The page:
Clean Run - March 2011 - (Page 44)

By Nancy Gyes Long Way, Short Way drills Whatever your venue or your game, at times you will need to make a determination about which path or direction to take your dog on the course. You should always consider the dog’s path first, then apply whatever handling method works best for you to take the dog on that path. Greg Derrett’s “decision making” refers to the guidelines you might use in choosing which direction to take the dog on course: Where you are coming from, where you are going to, and the shortest distance to the next obstacle will influence the dog path you choose. 1 7 Going the long or logical path for the dog is often the fastest way to complete a sequence. But I know after years of teaching there are some dogs that can roll around a jump wing very quickly, so the longer path is not the fastest for the team. You need to understand the benefits of taking a dog on a certain path and how his execution of the jump, his path before and after, and the number of strides he needs to take will affect how much time it takes him to complete the sequence. A dog often needs to take many more strides to wrap around a jump in a direction that goes against the flow than he needs to take if he uses the straightforward path. Videotaping, timing, and practice turning the dog both with and against the flow of the dog’s path are helpful to educate yourself about which path is best for your dog. Choosing correctly can greatly affect your final course time, and hence, your qualification on that course and/or your placement in the class. Many examples in this article show how to compare paths and mea- 1A Push 6 through SRP 6 6 7 2 7 TH 5 5 5 FC 4 4 3 TH 2 2 3 FC 2 1 1 Handle this drill the first time in this way: Dog on left #1 to #2. Threadle through to #3 and again to #4. Take dog to right on #4 and do a front cross to the weaves. Serpentine and push through to #7 with dog on right. 44 Same drill. Start the same way with the threadle through to #3. Do a front cross from #3 to #4 and take dog to left on #4. Use a threadle cue to the weaves if needed, then do a rear cross at the weaves and threadle through to #7. Clean Run | March 11 1 TH 3 4 RC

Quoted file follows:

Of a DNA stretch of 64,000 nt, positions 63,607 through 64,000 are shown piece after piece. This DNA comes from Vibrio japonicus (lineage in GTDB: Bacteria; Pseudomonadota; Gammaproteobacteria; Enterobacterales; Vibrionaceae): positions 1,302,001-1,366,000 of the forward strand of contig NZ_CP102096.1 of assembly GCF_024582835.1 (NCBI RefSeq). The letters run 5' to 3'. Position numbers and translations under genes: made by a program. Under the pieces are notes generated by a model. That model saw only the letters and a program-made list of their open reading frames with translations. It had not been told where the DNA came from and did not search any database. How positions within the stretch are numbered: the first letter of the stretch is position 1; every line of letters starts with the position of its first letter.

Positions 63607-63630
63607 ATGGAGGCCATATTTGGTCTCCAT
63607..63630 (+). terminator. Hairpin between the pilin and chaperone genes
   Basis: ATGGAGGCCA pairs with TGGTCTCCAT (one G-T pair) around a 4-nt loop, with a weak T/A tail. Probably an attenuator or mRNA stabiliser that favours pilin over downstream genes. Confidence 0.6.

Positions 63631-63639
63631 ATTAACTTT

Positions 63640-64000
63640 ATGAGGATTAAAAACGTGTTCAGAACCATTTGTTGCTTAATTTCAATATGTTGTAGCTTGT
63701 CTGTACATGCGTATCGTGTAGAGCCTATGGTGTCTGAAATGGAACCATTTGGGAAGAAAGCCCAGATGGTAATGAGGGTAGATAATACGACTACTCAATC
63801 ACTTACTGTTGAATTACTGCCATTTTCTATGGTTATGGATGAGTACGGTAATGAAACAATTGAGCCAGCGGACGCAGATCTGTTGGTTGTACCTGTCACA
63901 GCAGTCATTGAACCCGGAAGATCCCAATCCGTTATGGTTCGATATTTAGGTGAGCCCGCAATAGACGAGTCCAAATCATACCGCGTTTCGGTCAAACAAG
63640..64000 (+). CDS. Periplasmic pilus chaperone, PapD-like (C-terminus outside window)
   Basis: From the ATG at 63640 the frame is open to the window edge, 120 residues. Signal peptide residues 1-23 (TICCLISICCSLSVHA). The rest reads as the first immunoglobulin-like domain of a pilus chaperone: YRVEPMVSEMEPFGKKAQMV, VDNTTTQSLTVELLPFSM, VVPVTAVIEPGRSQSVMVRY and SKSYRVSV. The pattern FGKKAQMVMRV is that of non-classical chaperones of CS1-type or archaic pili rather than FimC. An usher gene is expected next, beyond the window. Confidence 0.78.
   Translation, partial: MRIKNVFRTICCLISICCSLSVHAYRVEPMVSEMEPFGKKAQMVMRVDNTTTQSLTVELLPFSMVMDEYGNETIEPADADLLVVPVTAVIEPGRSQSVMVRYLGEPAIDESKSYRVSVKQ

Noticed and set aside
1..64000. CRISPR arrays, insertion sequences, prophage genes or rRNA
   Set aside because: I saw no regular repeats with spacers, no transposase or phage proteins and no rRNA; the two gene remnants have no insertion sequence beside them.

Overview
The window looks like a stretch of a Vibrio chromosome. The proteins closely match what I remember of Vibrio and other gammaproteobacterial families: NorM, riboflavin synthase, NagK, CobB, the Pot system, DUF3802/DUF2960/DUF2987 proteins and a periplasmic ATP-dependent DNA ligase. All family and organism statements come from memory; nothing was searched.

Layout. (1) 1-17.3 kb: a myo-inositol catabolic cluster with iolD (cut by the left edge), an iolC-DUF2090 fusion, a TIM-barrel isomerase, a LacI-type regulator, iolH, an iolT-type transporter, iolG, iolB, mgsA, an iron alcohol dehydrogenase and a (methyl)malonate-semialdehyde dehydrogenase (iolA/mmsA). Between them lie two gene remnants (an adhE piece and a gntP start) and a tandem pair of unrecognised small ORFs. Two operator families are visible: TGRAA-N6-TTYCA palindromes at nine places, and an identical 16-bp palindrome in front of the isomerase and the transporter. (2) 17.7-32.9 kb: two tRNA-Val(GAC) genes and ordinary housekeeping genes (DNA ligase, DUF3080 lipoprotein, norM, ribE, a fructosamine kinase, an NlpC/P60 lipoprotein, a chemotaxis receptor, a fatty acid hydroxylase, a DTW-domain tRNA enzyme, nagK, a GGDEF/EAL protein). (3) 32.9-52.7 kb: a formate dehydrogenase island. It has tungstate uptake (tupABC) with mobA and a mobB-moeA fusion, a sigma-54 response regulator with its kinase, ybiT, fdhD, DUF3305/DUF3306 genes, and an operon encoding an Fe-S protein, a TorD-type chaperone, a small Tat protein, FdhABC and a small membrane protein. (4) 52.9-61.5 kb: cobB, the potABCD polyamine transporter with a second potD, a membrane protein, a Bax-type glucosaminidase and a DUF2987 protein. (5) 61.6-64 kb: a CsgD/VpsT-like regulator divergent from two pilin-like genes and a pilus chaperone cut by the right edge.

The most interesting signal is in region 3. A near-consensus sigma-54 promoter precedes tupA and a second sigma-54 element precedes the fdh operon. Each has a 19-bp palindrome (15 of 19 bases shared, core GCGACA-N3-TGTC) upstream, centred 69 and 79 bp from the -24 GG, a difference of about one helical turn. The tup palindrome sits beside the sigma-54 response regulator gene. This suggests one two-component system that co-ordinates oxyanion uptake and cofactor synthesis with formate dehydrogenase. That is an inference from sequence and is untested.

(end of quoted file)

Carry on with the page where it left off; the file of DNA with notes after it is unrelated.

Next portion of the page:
Table of Contents for the Digital Edition of Clean Run - March 2011

Clean Run - March 2011
Editorializing: Go Get the Dog
Tip of the Month
Everything You Always Wanted to Know About Agility…
Backyard Dogs
Who Needs a Training Partner?
Difficult Students, Difficult Dogs, Happy Endings
Ready, Set, Trial! Volunteering at Agility Trials
The Breeders Behind the Dogs
Working on Stimulus Control
Teaching FOCUS and Impulse-Control Classes: Introduction
Power Paws Drills: Long Way, Short Way
Help for Heel Pain: The Facts About Plantar Fasciitis, Part 1
Hydrotherapy for the Canine Athlete
Getting the Biggest Bang for Your Seminar Dollar
When Pigs Fly: You Can Do It
You Know Your Dog Is Aggressive If... Part 5
Want the Best Training Results? Then Play!
Challenges for Rising Stars

Clean Run - March 2011